What I learned from getting back on ds106radio

As I listen to Nigel Robertson (@easegill) spinning the tunes from New Zealand while I type these works, I am reminded of how much I love ds106radio—the little radio station Grant Potter propped up in January 2011 to add even more joy to an already ebullient online course experiment. It’s been around ever since! And while interest has waned over time, as with most things, if you keep it around long enough* it will come back in fashion—at least for a small community of quarantined web heads! I’ve been back on the radio the last couple of days, and I will share some specifics around how I am broadcasting on my Mac (as well as archiving), a good mobile app for human-in-the-street casts, and even #vinylcasting for all you crass materialists. But before I get into those details, it might be worth saying I am feeling an exhilaration and connection when opening Twitter that I have not felt in a very long time. While I scan the #ds106radio hashtag I am reminded why I loved that tool so much a decade ago, it was the folks it brought into my life, many of whom have become staples—they have broke bread with my family, greeted me on shores thousands of miles away, and generally brought a huge laugh and a welcome smile when I needed it. And like so many others out there presently, I need that right now. I mean, quite frankly, the last thing in the world I want right now is to be lectured in MOOC-like fashion by ambulance-chasing thought leaders about learning online, I need a master class in loving online!

So, thank you #ds106radio for re-entering my consciousness and reminding me what’s at the heart of these connections. 

Click to listen now!

So, how have I been doing it? Let me break it down here quickly, but feel free to reach out in the comments if you need more details or help.

For broadcasting on my Mac, which allows me to play music via my laptop as well as pretend to be a Straw Boss with my radio persona, I use Ladiocast, which I believe is only for Macs users, but it’s free, so there is that. Grant pointed to mixxx.org, which I might have to explore this week. The key to getting Ladiocast running on your Mac is that you first have to install and wrap your head around Soundflower, which “creates a virtual audio output device that can also act as an input.” When I got on the radio in 2018 to play around, I found Alan Levin’s post on his most recent Rube Goldberg Broadcast Machine setup worked quite well. In hope this helps, here are my Ladiocast settings for broadcasting:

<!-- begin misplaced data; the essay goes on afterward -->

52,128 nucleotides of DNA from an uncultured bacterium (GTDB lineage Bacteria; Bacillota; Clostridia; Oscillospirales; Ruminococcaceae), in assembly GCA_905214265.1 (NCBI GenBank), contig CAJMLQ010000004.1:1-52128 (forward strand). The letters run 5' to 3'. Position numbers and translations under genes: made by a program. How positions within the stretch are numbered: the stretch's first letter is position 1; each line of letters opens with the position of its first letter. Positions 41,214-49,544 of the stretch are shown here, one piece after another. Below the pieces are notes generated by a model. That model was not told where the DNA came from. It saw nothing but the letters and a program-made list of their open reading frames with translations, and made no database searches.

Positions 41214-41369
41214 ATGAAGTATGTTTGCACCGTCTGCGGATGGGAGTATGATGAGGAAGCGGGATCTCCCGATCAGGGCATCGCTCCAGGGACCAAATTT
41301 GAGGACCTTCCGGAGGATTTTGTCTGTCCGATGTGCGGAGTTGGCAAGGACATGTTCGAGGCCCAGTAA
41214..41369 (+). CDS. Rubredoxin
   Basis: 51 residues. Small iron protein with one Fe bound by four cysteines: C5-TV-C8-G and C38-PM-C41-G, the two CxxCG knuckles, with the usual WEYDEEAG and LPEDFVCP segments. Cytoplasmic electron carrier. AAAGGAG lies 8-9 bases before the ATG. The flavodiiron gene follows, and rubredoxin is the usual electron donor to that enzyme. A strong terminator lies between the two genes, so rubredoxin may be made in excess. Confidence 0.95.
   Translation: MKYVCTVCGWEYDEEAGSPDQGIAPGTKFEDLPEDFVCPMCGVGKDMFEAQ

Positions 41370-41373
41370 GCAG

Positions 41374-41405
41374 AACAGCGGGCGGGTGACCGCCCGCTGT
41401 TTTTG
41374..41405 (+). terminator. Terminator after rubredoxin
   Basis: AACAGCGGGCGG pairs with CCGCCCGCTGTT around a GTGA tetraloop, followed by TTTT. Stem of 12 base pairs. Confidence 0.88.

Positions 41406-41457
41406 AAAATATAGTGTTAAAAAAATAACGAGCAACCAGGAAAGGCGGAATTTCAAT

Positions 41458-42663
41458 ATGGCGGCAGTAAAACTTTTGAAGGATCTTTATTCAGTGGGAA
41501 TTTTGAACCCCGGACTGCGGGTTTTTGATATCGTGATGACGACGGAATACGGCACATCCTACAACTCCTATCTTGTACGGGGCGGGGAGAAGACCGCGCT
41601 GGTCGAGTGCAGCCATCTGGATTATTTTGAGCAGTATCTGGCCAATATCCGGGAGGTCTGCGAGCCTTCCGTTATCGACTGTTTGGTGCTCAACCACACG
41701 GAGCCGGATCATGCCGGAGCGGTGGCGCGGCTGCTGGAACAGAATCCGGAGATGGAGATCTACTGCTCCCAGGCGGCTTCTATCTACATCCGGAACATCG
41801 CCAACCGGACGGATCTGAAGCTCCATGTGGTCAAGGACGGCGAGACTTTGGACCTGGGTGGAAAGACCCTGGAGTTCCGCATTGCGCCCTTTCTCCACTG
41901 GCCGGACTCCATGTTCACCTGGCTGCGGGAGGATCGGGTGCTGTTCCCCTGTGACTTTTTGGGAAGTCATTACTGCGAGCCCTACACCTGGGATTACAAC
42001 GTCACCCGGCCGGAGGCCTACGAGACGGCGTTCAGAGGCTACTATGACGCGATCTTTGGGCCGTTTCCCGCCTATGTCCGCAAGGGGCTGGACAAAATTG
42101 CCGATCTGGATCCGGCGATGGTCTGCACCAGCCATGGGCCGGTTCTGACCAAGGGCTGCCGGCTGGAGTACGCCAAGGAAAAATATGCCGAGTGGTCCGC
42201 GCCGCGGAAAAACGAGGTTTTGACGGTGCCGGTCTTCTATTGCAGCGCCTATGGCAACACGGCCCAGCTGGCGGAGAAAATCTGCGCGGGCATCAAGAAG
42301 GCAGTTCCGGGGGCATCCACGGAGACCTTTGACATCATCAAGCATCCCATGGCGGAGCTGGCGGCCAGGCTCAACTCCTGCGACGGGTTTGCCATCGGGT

The other piece to this broadcasting was getting Skype fired up and running (you can probably use Google Hangouts, Whereby, Zoom, etc.), but I associate the talk radio on #ds106radio with Skype, so I guess old habits diehard. Here are my settings for getting Skype to broadcast through Ladiocast:

Seems to have worked for Paul Bond, who has been holding down the radio as part of his ds106 course at UMW for years, so power to the Bond!

The final piece for my Ladiocast setup is getting Vinyl working. I followed this tutorial for my Audio-Technica turntable with USB output, and turns out it is dead simple. Above is a look at my Ladiocast settings when casting from the Turntable rather than whatever is playing on my computer. I will be doing a #vinylcast today of Deerhunter’s Halcyon Digest, as well as discussing my unorthodox approach to vinyl—namely only new 🙂

I have also experimented with archiving the stream, and I bought Audio Hijack a couple of years back when experimenting, and that provides me a way to record my output should I start archiving my broadcasts. Audio Hijack has a lot of options, and it is a bit beyond me. It replaced Nicecast, which was retired in 2018, and supposedly it can do all the same things, but it is not all that user-friendly. I may play with it, but frankly given it is relatively expensive ($70), not sure folks will go that route. Not to mention Cogdog highlights the fact you can use Audacity to record anything on the radio, so I may also try that as well. 

Finally, if you are mobile casting from your iPhone from, say, Jamaica, you can also try out the mobile app iziCast that Grant, once again, recommended to Timmmmyboy, and he has been using it to update us on his travel exploits in the time of plague. I downloaded it and had it setup almost instantaneously. It costs $4.99, but it does seem to have archiving built-in as well, just no way we can see to do much more than straight casting from your mic. I know GNA Garcia has an Android setup, which would be useful for many folks, but I heard she generously blog like it is 2006 this year, so who knows!

OK, so I guess that is just about everything I’ve done to get back up and running on the #ds106radio. I am also remembering another reason I enjoyed ds106radio, it’s fun to figure out the rig. I do need a good microphone and headphones, any recommendations radioheads? 


*Which Grant has done so magnanimously—keeping in character as always.

Header image credit: This Evil Empire

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7 Responses to What I learned from getting back on ds106radio

  1. John says:

    Hi Jim,
    When Nicecast went away I moved to Audio Hijack for the #ds106radio inspired Radio Edutalk.
    It took a while to get my head round it but:
    https://johnjohnston.info/blog/audio-hijack/
    is a screenshot of my setting for broadcasting a skype call
    As far as I remember I took only the right channel to my headphones to avoid hearing myself.

  2. John says:

    Oh and
    https://apps.apple.com/gb/app/pocketstreamer/id1454181572

    iOS app that I think should work with DS106 radio and is free,

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